Francisco Sabatini: The main building of Reina Sofia is named after the Italian architect Francisco Sabatini. An astute follower of Italian neoclassical architecture style, Sabatini envisioned the building in a typical neoclassical style.

Antonio Fernández Alba: The legendary architect Antonio Fernández Alba headed the restoration work of Reina Sofia in 1980. The work mainly concentrated on transforming the hospital building into a functional space for exhibitions.

José Luis Iñiguez de Onzoño: The notable rationalist style architect José Luis Iñiguez de Onzoño partnered with Antonio Vázquez de Castro to give Reina Sofia a facelift in 1988. It was their proposal to bring the expertise of British architect Ian Ritchie to build the steel and glass elevator towers.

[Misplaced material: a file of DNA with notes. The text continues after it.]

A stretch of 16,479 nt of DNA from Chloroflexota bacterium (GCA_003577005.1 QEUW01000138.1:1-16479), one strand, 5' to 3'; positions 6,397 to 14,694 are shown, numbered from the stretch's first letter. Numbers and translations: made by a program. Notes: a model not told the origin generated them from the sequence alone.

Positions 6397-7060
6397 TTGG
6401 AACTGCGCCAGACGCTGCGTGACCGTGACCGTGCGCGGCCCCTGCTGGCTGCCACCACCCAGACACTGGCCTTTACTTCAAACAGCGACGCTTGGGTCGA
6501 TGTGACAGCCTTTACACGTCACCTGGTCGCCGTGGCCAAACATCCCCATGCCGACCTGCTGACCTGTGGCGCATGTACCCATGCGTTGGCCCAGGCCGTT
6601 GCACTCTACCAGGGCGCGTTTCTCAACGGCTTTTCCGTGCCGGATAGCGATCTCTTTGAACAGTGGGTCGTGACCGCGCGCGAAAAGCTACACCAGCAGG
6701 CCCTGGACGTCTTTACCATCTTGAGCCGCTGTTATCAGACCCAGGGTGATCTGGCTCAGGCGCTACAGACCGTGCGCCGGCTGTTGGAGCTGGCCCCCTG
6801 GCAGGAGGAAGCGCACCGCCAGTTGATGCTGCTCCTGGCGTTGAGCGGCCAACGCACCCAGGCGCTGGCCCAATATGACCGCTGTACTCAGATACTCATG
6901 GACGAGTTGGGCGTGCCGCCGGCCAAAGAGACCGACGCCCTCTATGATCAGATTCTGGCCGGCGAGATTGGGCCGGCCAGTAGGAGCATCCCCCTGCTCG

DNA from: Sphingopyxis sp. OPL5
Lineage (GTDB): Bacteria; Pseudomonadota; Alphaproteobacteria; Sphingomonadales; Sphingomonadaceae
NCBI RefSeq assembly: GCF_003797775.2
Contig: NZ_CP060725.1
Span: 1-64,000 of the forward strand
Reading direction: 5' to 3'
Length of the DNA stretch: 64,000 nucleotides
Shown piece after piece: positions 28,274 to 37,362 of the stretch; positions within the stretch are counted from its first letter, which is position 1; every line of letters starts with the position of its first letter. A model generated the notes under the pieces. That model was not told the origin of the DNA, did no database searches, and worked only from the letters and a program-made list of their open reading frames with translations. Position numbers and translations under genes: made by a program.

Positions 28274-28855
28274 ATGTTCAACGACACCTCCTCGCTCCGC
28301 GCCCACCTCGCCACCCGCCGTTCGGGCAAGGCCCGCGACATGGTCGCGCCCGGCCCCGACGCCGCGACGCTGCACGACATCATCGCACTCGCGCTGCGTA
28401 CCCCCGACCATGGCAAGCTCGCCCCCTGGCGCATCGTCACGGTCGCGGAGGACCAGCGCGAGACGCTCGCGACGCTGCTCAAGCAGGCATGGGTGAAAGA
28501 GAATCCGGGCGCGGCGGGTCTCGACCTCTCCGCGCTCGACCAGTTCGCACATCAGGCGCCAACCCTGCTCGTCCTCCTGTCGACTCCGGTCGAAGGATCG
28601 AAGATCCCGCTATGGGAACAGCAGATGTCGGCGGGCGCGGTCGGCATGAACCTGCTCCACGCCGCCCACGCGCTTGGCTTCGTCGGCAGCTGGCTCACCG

Jean Nouvel: The contemporary French architect Jean Nouvel constructed the newly opened Nouvel Building in 2005. Known as the Shadow of Reina Sofia, the new exhibition space complements the old building without upstaging it.

Structure of Reina Sofia

As Reina Sofia was originally a hospital in somber neoclassical architectural style, it blends seamlessly with other classic designs from the eighteenth century. The hospital was shut down in 1965, and Reina Sofia remained a puzzle to be solved. Some proposals called for its demolition, but the building was salvaged by a royal decree declaring it a national monument in 1977. Restoration works in 1980 saw the face of the building change dramatically, thanks to well-known architects who added their imprints. The distinctively looking building is an amalgamation of the laid-back neoclassical style. However, in 1988, three new slab-sided glass and steel elevators were added to the facade, completely changing the perspective of the building. The newest addition is an extension known as the Nouvel Building, constructed by architect Jean Nouvel. It follows a very modern design with a large aluminum roof.